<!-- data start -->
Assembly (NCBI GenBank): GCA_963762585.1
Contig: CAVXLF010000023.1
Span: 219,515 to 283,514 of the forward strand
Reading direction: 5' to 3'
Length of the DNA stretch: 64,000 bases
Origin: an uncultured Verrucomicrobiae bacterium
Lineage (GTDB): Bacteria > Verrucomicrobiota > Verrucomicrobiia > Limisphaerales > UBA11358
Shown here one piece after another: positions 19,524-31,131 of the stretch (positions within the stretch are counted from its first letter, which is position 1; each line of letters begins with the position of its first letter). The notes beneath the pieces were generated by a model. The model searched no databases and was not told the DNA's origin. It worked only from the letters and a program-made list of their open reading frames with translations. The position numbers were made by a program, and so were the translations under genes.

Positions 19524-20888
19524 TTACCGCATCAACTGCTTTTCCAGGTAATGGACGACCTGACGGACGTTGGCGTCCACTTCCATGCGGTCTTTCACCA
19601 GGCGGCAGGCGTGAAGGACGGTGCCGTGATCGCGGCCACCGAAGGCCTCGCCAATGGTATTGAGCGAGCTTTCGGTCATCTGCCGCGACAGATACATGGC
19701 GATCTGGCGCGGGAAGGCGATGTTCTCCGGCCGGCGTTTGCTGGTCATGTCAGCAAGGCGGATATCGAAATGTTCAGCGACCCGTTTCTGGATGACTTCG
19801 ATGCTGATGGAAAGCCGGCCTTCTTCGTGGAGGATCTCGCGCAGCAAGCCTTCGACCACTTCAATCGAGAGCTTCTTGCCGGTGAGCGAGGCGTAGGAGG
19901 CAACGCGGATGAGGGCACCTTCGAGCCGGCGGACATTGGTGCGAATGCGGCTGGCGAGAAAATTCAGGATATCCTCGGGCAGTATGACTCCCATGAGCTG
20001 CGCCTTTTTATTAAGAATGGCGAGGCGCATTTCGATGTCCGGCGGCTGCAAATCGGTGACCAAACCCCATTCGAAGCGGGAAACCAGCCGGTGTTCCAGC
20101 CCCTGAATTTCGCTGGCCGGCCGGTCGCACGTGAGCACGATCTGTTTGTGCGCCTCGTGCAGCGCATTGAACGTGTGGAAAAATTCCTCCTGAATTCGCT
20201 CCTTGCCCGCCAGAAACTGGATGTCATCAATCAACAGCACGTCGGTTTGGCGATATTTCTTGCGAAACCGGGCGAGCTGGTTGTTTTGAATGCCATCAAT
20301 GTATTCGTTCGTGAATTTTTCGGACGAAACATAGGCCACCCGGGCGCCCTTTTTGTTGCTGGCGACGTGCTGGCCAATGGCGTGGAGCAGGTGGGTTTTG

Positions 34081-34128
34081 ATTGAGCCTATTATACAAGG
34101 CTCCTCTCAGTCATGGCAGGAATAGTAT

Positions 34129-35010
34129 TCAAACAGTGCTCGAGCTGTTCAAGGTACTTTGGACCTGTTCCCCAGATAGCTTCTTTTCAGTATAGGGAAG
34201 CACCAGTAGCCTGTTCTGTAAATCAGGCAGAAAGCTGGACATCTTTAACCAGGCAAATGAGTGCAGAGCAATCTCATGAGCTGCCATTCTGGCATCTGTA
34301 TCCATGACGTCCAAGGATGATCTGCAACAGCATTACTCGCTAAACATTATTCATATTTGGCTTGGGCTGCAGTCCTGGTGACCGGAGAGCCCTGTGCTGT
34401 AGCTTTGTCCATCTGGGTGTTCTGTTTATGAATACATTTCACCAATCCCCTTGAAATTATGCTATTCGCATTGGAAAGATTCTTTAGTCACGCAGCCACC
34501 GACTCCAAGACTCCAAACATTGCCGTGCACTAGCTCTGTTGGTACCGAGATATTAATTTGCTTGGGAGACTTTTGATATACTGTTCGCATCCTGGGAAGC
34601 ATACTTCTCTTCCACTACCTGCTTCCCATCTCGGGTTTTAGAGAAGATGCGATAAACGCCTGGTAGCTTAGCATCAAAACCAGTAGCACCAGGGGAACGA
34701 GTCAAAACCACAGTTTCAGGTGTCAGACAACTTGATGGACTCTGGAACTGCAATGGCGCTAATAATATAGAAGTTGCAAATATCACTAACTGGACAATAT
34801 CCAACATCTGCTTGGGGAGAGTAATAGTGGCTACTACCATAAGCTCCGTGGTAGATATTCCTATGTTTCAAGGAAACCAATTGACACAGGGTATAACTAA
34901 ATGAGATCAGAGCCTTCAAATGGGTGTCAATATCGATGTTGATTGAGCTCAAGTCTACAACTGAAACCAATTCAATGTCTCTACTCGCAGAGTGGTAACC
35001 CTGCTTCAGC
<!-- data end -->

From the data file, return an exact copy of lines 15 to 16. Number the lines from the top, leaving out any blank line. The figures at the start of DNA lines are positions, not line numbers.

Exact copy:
20001 CGCCTTTTTATTAAGAATGGCGAGGCGCATTTCGATGTCCGGCGGCTGCAAATCGGTGACCAAACCCCATTCGAAGCGGGAAACCAGCCGGTGTTCCAGC
20101 CCCTGAATTTCGCTGGCCGGCCGGTCGCACGTGAGCACGATCTGTTTGTGCGCCTCGTGCAGCGCATTGAACGTGTGGAAAAATTCCTCCTGAATTCGCT